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Known as the “Capital of Christmas,” Strasbourg is home to Christkindlesmarik, France’s oldest and most popular holiday market. Christkindelsmarik comprises twelve markets which are organized by products such as food, decorations and handmade crafts. Place Kléber holds the piece de resistance: a giant Christmas tree with shimmering ornaments and lights. Visitors will find 60 small wooden huts in Place Kléber, where different organizations take donations and explain their charitable mission. In keeping with holiday spirit, many visitors leave gifts by the Christmas tree for those in need. With its famous Christmas Tree, illuminations, unique wooden chalets, bredele cakes and hot wine, there’s always magic in the air at Strasbourg’s Christmas Market.

Christkindlmarket – Chicago, USA: November 17th – December 24th

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Christkindlmarket Chicago is inspired by the Christkindlesmarkt in Nuremberg, Germany. You will find German and European tradition mixed with international flair and local charm when you visit. The outdoor market in the Chicago Loop has become so popular and loved, that people from all over the world come to visit. Any Chicagoan will tell you that they could not imagine the city without this  Chicago tradition. The unique shopping experience, typical German food and drinks, and holiday entertainment make the Christkindlmarket Chicago a preferred and popular destination to get in the holiday spirit.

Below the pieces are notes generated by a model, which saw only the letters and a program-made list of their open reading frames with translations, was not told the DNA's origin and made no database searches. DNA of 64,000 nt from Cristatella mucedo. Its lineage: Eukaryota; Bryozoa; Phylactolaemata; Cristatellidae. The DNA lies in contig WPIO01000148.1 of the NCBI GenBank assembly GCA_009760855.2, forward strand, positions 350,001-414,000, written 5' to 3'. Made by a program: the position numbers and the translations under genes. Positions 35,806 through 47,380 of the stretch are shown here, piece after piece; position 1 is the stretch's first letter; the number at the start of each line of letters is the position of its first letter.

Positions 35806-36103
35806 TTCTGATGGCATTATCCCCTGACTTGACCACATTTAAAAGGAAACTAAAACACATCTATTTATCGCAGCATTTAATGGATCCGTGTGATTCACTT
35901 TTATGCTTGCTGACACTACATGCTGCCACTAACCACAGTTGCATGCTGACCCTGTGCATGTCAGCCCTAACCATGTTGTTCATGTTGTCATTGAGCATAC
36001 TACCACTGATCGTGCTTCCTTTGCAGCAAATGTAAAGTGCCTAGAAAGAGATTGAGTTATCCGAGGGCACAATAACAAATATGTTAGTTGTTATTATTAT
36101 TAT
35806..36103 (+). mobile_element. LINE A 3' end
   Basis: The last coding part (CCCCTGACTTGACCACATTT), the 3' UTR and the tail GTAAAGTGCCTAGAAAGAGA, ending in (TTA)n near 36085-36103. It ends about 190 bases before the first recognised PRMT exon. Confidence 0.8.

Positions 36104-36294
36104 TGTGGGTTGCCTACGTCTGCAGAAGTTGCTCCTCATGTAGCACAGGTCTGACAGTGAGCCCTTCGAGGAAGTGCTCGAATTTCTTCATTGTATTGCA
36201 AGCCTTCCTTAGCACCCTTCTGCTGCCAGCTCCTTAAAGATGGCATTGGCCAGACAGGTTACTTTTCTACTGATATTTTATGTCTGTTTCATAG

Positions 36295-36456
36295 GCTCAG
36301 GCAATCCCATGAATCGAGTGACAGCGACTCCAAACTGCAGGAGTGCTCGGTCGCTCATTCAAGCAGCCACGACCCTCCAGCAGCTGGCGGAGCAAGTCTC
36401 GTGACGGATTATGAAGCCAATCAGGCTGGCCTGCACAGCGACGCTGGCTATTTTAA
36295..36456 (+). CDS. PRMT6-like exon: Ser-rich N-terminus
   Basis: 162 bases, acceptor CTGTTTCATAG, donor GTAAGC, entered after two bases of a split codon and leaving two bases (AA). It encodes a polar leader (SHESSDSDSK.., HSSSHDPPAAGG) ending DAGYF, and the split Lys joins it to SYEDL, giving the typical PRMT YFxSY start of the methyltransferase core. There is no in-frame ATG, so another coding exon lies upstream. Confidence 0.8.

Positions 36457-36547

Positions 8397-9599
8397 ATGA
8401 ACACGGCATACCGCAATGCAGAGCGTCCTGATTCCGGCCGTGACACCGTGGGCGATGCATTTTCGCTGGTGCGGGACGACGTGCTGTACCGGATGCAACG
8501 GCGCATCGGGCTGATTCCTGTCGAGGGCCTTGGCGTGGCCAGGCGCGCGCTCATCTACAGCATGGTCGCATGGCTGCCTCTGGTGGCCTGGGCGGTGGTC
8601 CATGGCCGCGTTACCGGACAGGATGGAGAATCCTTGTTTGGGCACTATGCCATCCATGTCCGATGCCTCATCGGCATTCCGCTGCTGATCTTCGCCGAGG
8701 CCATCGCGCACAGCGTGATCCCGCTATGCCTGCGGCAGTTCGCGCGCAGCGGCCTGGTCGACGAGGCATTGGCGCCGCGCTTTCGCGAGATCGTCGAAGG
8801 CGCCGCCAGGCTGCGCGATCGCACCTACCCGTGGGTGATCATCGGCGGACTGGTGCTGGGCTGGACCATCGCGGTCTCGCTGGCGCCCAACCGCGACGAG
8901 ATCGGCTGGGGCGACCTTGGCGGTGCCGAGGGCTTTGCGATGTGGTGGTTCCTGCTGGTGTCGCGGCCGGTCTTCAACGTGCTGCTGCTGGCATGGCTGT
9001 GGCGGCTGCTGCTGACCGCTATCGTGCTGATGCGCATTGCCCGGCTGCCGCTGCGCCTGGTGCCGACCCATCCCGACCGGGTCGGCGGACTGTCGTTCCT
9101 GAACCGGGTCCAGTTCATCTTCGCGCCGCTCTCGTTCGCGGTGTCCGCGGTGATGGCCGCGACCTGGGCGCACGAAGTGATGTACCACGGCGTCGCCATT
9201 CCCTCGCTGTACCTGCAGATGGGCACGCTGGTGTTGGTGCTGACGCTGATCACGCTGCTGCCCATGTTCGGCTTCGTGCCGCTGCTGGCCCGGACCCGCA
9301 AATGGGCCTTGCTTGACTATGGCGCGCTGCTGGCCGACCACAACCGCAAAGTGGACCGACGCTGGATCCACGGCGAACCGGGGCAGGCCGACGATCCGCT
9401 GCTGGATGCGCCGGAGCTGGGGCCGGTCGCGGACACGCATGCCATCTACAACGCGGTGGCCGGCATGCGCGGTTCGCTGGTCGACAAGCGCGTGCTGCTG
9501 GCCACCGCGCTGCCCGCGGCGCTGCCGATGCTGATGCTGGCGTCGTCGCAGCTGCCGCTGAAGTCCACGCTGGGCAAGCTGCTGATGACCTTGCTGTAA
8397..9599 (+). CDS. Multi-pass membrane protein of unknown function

The Old Town Market (Skansen) – Stockholm, Sweden: November 19th – December 23rd

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The Old Town Christmas Market has it‘s origin in the medieval markets at Stockholm in 1837 and has been an ongoing tradition. With more than 40 stalls to explore, you will find a lot of Swedish Christmas specialities such as Swedish Christmas sweets, smoked sausages, smoked reindeer, elk meat, handmade knitted caps, candy floss, glögg (mulled wine), a range of Swedish handicrafts and decorative arts of high-quality workmanship and so much more. The vendors renting the stalls are all entrepreneurs and are selected to give you a wide range of traditional Swedish products, with a focus on handicraft and unique items for a truly authentic Swedish Christmas experience.

Christmas Markets – Manchester, England: November 10th – December 21st